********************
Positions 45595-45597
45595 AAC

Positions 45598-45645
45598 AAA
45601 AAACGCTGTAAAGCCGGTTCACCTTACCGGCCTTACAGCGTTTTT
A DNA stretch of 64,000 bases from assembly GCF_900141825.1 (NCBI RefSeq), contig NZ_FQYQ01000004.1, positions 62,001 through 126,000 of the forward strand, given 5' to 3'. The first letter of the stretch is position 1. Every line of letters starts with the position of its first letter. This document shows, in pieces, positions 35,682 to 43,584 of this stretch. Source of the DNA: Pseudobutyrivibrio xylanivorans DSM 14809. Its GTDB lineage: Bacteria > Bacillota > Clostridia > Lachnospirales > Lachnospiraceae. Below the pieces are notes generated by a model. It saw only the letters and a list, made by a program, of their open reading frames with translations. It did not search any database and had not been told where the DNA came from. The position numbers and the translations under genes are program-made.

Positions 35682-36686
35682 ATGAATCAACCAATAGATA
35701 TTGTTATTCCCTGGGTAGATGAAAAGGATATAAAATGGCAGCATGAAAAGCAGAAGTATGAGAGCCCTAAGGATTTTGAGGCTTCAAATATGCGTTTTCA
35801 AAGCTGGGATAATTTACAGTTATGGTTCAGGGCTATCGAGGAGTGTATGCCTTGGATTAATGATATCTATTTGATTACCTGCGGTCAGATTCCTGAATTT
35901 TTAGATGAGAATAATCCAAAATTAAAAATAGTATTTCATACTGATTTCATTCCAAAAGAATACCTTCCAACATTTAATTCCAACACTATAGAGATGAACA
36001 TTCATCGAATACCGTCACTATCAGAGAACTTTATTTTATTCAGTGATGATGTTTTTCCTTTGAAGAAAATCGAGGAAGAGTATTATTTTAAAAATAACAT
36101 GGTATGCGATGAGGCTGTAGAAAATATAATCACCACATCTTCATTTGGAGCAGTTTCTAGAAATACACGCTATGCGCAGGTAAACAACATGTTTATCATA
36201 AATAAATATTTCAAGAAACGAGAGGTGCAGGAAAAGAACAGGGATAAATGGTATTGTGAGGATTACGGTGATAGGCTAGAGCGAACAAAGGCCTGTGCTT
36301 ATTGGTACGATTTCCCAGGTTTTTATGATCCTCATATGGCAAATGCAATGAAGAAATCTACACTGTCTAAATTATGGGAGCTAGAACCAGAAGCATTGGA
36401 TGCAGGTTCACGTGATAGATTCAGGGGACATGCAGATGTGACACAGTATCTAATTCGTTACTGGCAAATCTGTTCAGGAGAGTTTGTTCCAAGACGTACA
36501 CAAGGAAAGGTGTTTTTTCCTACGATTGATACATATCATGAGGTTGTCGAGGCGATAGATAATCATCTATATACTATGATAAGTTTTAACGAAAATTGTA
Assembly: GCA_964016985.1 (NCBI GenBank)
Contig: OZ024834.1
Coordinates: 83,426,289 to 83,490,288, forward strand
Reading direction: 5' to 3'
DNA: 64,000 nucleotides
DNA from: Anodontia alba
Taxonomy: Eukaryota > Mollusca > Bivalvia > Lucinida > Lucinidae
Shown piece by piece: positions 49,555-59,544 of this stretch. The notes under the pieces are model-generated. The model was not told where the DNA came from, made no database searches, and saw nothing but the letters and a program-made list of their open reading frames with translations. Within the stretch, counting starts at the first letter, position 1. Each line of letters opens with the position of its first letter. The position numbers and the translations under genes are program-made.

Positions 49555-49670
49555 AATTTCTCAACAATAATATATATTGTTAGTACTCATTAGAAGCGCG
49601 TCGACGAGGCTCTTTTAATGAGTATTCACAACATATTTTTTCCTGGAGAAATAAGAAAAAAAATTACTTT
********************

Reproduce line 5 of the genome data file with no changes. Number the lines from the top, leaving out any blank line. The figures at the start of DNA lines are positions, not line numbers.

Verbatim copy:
45601 AAACGCTGTAAAGCCGGTTCACCTTACCGGCCTTACAGCGTTTTT